When 3T3 fibroblasts are seeded onto the FN-coated PDMS substrates, their initial projected area, as observed through RICM, typically expands in a uniform fashion and in accordance with the underlying pattern: i.e. it expands radially in a circular form on the control substrate (figure 1b); and lengthwise in a rectangular form on the striped substrates (insets in figure 3a–c). It is worth noting that 3T3s on the wider stripes would also spread radially initially, and only expand lengthwise upon reaching the stripe edges. In addition, depending on initial position of the cell relative to an edge, the shape of the initial expanding area may range from fractions of a circle to a full circle (insets in figure 3a,b). Evident from the later RICM images in the insets, as time progresses, the uniformity and symmetry of the expanding cells' projected area eventually breaks for all the substrate conditions, concurrent with the onset of perimeter undulations of the projected area. The spread curves follow the general three phase sigmoidal trend that has been reported previously [7,12], with a slow lag (L-phase) leading to a rapid expansion (E-Phase), and tailing off into steady spreading (S-Phase). However, in comparing the spread curves for each of the substrate conditions, differences in the gradient of the E-phase are observed. In particular, the E-phase of spreading on the control appears nonlinear, whereas similar regions on the spread curve appears linear for spreading on the 10 µm stripes. The differences are better revealed on differentiating the spread curves with respect to time. The result was as shown in figure 3d. Evidently, cells spreading on the control exhibited a sharp peak within the E-phase, whereas their counterparts spreading on the 10 µm FN stripes exhibited a broader and flatter plateau (dotted line region) within the same phase. Similar characters can also be identified for the spreading on the 50 and 25 µm FN stripes. Additionally, the RICM sequences in the insets of figure 3a,b indicate that the broad plateau is subsequent to the arrival of the spreading front at the stripe boundaries (e.g. point 2 in figure 3b).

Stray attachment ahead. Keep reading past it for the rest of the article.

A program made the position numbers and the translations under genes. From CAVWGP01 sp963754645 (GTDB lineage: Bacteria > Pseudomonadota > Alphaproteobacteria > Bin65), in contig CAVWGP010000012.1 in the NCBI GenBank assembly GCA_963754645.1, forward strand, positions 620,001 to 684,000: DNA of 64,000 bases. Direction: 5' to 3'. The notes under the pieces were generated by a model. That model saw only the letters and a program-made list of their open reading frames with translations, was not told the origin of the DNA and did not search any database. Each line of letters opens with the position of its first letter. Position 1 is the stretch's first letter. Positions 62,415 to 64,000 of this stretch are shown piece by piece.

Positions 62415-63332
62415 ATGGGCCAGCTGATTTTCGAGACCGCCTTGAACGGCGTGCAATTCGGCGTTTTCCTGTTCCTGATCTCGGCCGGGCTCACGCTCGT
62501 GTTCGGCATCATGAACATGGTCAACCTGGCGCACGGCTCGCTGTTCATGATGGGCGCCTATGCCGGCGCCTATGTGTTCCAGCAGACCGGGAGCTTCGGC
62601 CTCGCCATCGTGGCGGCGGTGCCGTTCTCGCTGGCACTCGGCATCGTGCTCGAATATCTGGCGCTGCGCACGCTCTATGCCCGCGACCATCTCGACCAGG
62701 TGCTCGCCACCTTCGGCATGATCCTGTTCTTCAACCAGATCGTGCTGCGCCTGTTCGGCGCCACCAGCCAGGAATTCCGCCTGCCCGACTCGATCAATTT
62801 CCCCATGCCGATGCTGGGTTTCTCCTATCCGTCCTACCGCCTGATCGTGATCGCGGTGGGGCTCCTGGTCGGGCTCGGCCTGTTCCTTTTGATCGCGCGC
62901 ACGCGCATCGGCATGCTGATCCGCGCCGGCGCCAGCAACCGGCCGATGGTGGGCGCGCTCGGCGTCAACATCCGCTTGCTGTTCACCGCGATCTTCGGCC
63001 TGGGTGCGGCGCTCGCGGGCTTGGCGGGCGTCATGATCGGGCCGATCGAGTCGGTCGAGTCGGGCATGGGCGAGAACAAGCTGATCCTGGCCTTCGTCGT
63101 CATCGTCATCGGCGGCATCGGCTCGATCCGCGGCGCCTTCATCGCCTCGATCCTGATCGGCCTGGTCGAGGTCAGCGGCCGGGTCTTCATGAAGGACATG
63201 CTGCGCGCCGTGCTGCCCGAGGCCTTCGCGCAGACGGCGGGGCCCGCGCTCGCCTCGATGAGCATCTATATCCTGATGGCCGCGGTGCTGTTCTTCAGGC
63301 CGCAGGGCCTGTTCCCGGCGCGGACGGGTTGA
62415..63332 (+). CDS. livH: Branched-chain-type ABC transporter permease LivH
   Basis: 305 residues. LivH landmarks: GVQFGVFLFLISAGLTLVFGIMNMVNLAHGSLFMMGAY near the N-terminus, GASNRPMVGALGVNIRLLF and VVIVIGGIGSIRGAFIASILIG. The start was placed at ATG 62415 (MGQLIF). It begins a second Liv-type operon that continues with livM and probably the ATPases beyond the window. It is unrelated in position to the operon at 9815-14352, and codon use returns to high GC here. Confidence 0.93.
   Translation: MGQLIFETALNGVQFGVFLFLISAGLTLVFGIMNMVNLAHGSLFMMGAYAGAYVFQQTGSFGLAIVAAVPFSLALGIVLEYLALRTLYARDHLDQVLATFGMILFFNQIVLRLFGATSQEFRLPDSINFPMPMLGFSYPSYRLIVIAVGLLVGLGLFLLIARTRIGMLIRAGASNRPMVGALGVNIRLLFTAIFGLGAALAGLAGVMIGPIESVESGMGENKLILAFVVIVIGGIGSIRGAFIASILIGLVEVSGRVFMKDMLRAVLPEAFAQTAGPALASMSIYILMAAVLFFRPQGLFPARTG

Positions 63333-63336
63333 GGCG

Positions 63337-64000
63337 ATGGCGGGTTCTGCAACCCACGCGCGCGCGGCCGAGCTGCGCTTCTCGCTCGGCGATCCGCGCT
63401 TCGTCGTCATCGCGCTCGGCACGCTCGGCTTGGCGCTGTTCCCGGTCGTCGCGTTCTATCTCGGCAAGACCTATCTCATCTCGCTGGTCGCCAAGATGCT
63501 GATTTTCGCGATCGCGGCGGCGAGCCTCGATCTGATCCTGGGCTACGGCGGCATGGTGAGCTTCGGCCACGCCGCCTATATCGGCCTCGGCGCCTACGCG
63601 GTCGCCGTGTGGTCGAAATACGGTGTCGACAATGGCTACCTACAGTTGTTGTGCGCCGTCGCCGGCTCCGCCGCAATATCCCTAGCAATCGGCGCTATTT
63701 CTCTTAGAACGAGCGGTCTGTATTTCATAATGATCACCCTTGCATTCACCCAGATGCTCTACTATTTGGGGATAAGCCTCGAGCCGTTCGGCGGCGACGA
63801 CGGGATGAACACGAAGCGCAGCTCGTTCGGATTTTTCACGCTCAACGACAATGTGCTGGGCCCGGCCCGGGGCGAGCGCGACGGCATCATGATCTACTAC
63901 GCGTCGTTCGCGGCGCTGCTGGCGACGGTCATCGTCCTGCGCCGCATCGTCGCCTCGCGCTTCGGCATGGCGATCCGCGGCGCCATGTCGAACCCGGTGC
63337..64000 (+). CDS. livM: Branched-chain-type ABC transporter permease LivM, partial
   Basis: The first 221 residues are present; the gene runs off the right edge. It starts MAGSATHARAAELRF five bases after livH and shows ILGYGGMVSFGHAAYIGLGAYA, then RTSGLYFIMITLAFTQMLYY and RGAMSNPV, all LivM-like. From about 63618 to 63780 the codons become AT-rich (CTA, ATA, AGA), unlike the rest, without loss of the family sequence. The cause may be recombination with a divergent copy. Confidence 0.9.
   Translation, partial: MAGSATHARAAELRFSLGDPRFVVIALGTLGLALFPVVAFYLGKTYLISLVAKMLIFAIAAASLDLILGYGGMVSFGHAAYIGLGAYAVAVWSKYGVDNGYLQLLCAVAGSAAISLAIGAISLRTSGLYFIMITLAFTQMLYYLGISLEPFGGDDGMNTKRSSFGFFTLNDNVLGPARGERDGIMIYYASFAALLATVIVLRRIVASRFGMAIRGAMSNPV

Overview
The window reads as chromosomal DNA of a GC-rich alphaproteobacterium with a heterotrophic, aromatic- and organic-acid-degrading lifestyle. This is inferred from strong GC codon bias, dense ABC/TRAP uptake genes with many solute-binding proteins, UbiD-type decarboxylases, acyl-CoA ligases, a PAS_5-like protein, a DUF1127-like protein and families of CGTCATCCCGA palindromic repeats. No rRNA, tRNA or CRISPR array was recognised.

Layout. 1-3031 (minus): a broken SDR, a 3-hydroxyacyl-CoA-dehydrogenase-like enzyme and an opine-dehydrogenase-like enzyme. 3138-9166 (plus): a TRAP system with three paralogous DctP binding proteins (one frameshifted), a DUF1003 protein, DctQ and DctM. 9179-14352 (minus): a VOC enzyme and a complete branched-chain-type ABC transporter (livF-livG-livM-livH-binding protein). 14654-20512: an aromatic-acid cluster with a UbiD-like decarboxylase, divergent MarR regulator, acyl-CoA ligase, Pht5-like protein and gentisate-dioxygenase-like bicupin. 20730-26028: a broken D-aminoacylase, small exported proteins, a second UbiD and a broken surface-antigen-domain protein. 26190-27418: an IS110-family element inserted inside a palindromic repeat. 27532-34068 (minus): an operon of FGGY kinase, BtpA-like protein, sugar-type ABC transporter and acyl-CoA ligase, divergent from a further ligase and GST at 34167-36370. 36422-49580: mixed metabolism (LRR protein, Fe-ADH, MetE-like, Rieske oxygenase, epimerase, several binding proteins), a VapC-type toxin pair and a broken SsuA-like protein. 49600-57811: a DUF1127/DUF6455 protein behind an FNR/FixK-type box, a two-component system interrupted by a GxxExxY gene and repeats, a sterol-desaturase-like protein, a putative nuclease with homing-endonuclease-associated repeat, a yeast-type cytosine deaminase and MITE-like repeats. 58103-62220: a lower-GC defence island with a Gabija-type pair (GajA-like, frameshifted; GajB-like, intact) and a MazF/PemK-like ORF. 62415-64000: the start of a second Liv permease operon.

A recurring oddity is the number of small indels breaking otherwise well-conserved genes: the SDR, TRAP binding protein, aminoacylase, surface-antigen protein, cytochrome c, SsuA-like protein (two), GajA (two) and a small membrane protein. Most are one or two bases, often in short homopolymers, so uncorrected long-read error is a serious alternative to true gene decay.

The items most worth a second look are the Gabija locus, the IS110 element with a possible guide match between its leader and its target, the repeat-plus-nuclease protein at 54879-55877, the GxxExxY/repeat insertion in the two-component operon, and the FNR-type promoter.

The general behaviour just described was found to be preserved over the tested sample population in our study; specifically, 24 cells on the control, 25 cells on the 50 µm, 23 cells on the 25 µm and 21 cells on the 10 µm substrates. An immediate implication of this phenomenon was the possibility that radially spreading cells might reach the S-phase—where F-actin polymerization forces are balanced by the membrane tension—earlier than lengthwise spreading cells. Indeed, if we define the projected area growth duration as the region, on the differentiated curve, between the left peak base and the initial points of an apparent constant first derivative (as illustrated in figure 4a), the growth durations obtained for radially spreading cells are statistically significantly shorter compared with lengthwise spreading cells (figure 4b). Considering the skewed distribution of the data, a non-parametric method, the two-tailed Mann–Whitney U-test was employed in assessing the differences. The results revealed p(=9.0 × 10–10) < 0.0001 between control and 25 µm stripes; p(=5.0 × 10–9) < 0.0001 between control and 10 µm stripes; p(=0.02) < 0.05 between the 50 and 25 µm stripes; and p(=0.01) < 0.05 between the 50 and 10 µm stripes. A significant difference between the control and the 50 µm was also found, p(=0.0002) < 0.001. This could be explained by the fact that a two behaviour regime can occur on the 50 µm stripes: i.e. smaller cells would behave as if on the control, whilst larger cells would behave as if on the 25 µm stripes. The statistics of the box plots in figure 4b are as summarized in table 1.